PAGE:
• 15 August 2021: Kabul is seized by the Taliban. Afghan President Ashraf Ghani leaves the country. The US embassy is evacuated.

What does the fall of Kabul mean for Joe Biden’s presidency?

Donald Trump, the former US president, has called for President Joe Biden to “resign in disgrace” over the events of recent days. “What Joe Biden has done with Afghanistan is legendary,” he said. “It will go down as one of the greatest defeats in American history!”

Select and enter your email address The New Statesman's quick and essential guide to the news and politics of the day. The best way to sign up for Morning Call is via Your weekly guide to the best writing on ideas, politics, books and culture every Saturday. The best way to sign up for The Saturday Read is via
  • Administration / Office
  • Arts and Culture
  • Board Member
  • Business / Corporate Services
  • Client / Customer Services
  • Communications
  • Construction, Works, Engineering
  • Education, Curriculum and Teaching
  • Environment, Conservation and NRM
  • Facility / Grounds Management and Maintenance
  • Finance Management
  • Health - Medical and Nursing Management
  • HR, Training and Organisational Development
  • Information and Communications Technology
  • Information Services, Statistics, Records, Archives
  • Infrastructure Management - Transport, Utilities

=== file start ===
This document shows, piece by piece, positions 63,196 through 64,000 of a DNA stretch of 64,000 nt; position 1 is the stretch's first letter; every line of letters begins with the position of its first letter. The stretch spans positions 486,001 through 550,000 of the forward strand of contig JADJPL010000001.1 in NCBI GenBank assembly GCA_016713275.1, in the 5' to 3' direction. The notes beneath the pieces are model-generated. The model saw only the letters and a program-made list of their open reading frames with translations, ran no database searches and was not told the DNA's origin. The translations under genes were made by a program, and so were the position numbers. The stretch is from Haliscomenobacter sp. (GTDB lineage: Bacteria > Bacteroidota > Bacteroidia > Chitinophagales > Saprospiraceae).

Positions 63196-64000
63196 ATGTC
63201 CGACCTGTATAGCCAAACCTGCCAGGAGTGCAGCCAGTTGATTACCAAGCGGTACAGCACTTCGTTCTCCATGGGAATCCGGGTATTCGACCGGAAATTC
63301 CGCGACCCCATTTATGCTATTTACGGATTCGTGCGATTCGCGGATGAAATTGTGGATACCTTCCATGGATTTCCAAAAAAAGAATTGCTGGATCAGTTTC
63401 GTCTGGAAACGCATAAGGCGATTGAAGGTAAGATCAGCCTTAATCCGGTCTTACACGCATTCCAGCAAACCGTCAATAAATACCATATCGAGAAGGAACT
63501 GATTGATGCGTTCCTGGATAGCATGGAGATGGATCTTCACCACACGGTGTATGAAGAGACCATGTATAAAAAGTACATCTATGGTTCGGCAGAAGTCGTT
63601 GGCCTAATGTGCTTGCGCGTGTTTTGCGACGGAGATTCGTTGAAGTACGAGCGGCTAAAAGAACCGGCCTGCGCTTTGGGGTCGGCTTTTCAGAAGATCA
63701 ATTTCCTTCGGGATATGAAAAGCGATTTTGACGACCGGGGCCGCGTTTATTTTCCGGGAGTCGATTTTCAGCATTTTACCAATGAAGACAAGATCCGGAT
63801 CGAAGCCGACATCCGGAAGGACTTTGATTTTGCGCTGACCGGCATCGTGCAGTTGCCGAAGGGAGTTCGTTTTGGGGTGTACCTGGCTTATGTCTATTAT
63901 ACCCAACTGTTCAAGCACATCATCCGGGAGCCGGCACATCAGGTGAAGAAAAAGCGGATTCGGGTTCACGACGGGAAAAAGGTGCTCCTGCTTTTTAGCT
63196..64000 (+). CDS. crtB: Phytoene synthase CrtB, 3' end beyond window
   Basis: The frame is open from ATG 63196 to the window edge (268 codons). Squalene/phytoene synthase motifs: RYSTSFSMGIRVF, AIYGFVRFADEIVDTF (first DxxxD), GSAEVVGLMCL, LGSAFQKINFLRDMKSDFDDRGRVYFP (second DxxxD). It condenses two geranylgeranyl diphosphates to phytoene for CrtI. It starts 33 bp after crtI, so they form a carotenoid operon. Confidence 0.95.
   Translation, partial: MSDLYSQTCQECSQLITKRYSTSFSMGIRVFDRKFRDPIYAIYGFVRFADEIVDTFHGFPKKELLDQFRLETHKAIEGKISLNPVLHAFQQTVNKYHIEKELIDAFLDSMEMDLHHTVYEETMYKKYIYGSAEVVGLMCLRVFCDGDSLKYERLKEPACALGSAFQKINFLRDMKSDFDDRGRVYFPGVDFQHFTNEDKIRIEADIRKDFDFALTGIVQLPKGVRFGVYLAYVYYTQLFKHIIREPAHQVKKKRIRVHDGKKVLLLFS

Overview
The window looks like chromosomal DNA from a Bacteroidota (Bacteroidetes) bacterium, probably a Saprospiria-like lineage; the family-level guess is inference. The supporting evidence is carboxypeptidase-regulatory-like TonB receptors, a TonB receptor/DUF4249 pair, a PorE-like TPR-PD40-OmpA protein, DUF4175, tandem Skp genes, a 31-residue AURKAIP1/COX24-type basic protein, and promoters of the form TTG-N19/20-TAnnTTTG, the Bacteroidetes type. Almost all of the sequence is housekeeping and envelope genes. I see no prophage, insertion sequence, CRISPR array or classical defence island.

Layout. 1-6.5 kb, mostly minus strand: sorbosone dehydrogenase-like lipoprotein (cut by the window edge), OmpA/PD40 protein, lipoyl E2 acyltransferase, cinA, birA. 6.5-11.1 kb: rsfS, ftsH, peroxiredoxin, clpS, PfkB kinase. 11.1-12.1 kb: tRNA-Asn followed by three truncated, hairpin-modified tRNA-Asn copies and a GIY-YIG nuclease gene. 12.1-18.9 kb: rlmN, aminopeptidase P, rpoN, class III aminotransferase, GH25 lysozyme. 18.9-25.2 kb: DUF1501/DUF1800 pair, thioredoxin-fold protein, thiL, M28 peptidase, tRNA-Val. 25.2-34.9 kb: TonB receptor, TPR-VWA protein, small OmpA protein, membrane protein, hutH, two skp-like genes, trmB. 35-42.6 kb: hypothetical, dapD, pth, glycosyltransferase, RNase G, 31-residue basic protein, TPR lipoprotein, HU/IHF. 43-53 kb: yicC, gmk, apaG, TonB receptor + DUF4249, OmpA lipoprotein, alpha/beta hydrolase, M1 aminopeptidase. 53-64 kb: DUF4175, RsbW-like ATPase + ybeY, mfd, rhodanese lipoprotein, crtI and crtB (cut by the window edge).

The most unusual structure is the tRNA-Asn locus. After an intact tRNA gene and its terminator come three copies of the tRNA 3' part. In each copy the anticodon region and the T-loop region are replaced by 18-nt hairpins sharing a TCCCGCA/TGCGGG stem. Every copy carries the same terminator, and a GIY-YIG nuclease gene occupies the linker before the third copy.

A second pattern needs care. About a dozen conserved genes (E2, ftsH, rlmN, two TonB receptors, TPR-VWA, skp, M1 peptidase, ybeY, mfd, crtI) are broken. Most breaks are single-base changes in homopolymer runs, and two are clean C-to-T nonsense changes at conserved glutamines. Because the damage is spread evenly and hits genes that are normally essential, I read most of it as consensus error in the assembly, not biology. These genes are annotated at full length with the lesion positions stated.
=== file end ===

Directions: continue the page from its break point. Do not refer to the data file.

• Legal Officers and Practitioners
  • Librarians and Library Management
  • Management
  • Marketing
  • OH&S, Risk Management
  • Operations Management
  • Planning, Policy, Strategy
  • Printing, Design, Publishing, Web
  • Projects, Programs and Advisors
  • Property, Assets and Fleet Management
  • Public Relations and Media
  • Purchasing and Procurement
  • Quality Management
  • Science and Technical Research and Development
  • Security and Law Enforcement
  • Service Delivery
  • Sport and Recreation
  • Travel, Accommodation, Tourism
  • Wellbeing, Community / Social Services
Visit our privacy Policy for more information about our services, how Progressive Media Investments may use, process and share your personal data, including information on your rights in respect of your personal data and how you can unsubscribe from future marketing communications.

On the presidential campaign trail in February 2020, Biden downplayed assertions that America should “police” other nations. During an interview with Margaret Brennan on CBS, Biden said: “Are you telling me that we should go to war with China because what they’re doing to the Uyghurs, a million Uyghurs, in concentration camps?” he said.

Emily Tamkin, the New Statesman‘s US editor, suggests that it was flippant of Biden to dismiss America’s influence in Afghanistan. Tamkin adds, however, that “it’s likely that Biden’s Afghan withdrawal will merely be submerged into the deep history of American betrayal and error, [then] quietly forgotten”.

[See also: Joe Biden needlessly abandoned the Afghan people – and Britain stood idly by]

Content from our partners
<strong>The future of private credit</strong>
Peatlands are nature's unsung climate warriors
How the apprenticeship levy helps small businesses to transform their workforce